Avoiding Galvanic Corrosion

JMc

Solar Enthusiast
This is an interesting discussion as I’m about to strap four 280Ahr cells together. The aluminum terminals are a challenge since I don’t know the specific alloy. My anodic index cheat sheet says:

Metal / Anodic Index (V)
Galvanized Steel 1.20
Aluminum - other alloys .90 - .95
Aluminum - 2000 series .75
Tin, Tin-lead solder. .65
316 Stainless .60
18-8 Stainless .50
Bare Copper .35
Bare Silver .15

Now the rule of thumb for moderate environments says to keep the differences below ~0.25V, so:

Common, galvanized steel nuts/bolts/washers pair with the structural aluminum alloys, but not the 2000 series. Stainless fasteners pair with 2000 series aluminum, but not the structural alloys. As for copper, it had better be tin or solder plated.

I guess it’s time to find out what alloy those terminals are made of...
 

HRTKD

Boondocker
I guess it’s time to find out what alloy those terminals are made of...

My guess is that it's a lower level alloy, to provide better conductivity. 6061 is a great alloy, but not as conductive as a 4000 series alloy.

I hope you can nail down the exact alloy.
 

Hedges

I See Electromagnetic Fields!
I guess it’s time to find out what alloy those terminals are made of...

Make a battery out of it and measure the voltage?

(Piece of dissimilar metal, electrolyte, separator)

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Tinned copper would be one good busbar.
Aluminum is another.
But either way, want to get through the aluminum oxide and use a corrosion inhibitor.
 

Haugen

Tron God
This is an interesting discussion as I’m about to strap four 280Ahr cells together. The aluminum terminals are a challenge since I don’t know the specific alloy. My anodic index cheat sheet says:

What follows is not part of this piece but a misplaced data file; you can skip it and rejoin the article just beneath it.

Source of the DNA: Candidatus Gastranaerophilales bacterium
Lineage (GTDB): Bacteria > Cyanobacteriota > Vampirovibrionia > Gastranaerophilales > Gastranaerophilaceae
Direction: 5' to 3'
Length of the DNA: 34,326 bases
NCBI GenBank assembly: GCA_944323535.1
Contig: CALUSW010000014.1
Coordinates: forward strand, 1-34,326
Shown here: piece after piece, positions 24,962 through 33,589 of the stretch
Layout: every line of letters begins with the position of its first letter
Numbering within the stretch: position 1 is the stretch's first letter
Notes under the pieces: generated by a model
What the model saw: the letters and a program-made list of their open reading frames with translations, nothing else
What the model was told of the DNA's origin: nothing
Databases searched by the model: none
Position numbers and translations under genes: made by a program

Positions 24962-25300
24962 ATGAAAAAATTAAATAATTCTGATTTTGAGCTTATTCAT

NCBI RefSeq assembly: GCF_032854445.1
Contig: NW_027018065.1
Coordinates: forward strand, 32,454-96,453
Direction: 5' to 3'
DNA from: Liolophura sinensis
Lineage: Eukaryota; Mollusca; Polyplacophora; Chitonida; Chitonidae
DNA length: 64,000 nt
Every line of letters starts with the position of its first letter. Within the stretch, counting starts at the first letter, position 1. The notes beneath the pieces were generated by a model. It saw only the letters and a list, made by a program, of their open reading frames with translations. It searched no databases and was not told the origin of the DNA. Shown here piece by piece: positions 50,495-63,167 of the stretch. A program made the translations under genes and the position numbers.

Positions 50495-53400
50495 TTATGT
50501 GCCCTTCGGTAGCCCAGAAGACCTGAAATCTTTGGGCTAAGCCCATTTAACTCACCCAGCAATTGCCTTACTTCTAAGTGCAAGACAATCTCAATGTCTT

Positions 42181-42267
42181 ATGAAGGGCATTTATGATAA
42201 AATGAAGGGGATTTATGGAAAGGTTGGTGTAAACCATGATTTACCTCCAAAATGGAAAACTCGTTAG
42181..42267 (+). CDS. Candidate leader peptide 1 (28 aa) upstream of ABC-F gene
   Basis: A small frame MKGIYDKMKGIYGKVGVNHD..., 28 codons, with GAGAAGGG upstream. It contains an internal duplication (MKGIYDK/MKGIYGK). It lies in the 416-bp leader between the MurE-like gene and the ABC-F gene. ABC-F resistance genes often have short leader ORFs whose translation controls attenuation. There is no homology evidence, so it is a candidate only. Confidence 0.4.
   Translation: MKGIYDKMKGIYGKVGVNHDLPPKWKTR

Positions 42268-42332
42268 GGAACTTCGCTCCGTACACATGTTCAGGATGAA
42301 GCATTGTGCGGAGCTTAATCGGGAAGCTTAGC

Metal / Anodic Index (V)
Galvanized Steel 1.20
Aluminum - other alloys .90 - .95
Aluminum - 2000 series .75
Tin, Tin-lead solder. .65
316 Stainless .60
18-8 Stainless .50
Bare Copper .35
Bare Silver .15

Now the rule of thumb for moderate environments says to keep the differences below ~0.25V, so:

Common, galvanized steel nuts/bolts/washers pair with the structural aluminum alloys, but not the 2000 series. Stainless fasteners pair with 2000 series aluminum, but not the structural alloys. As for copper, it had better be tin or solder plated.

I guess it’s time to find out what alloy those terminals are made of...
You're better off using a noble metal chart to identify the metals that are most compatible concerning galvanic reaction.
Tge closer the metals are, the less galvanic reaction they will have when paired.
 

Volt3939

New Member
Wow, long thread!
I only got half way through, but had a few thoughts:

As far as epoxy is concerned, has anyone tried Silver Conductive Epoxy? Also available in Zinc I believe. NOT cheap!

As to flat buss bars, I believe in the belt _and_ suspenders technique, always. My CALB cells came with bars with a curve and it was recommended to strap them tightly together. It seems to me thermal expansion takes place regardless of the clamping force, so having bars with room to flex is a good thing.
 

Haugen

Tron God
As to flat buss bars, I believe in the belt _and_ suspenders technique, always. My CALB cells came with bars with a curve and it was recommended to strap them tightly together. It seems to me thermal expansion takes place regardless of the clamping force, so having bars with room to flex is a good thing.
I'm adding in high density foam 1-2mm thick between the cells to compensate for the expansion and contraction of the cells as they charge and discharge. The full range is only 0.5mm, per cell.
This means very little relative motion from one cell to another as long as they are properly compressed.
 
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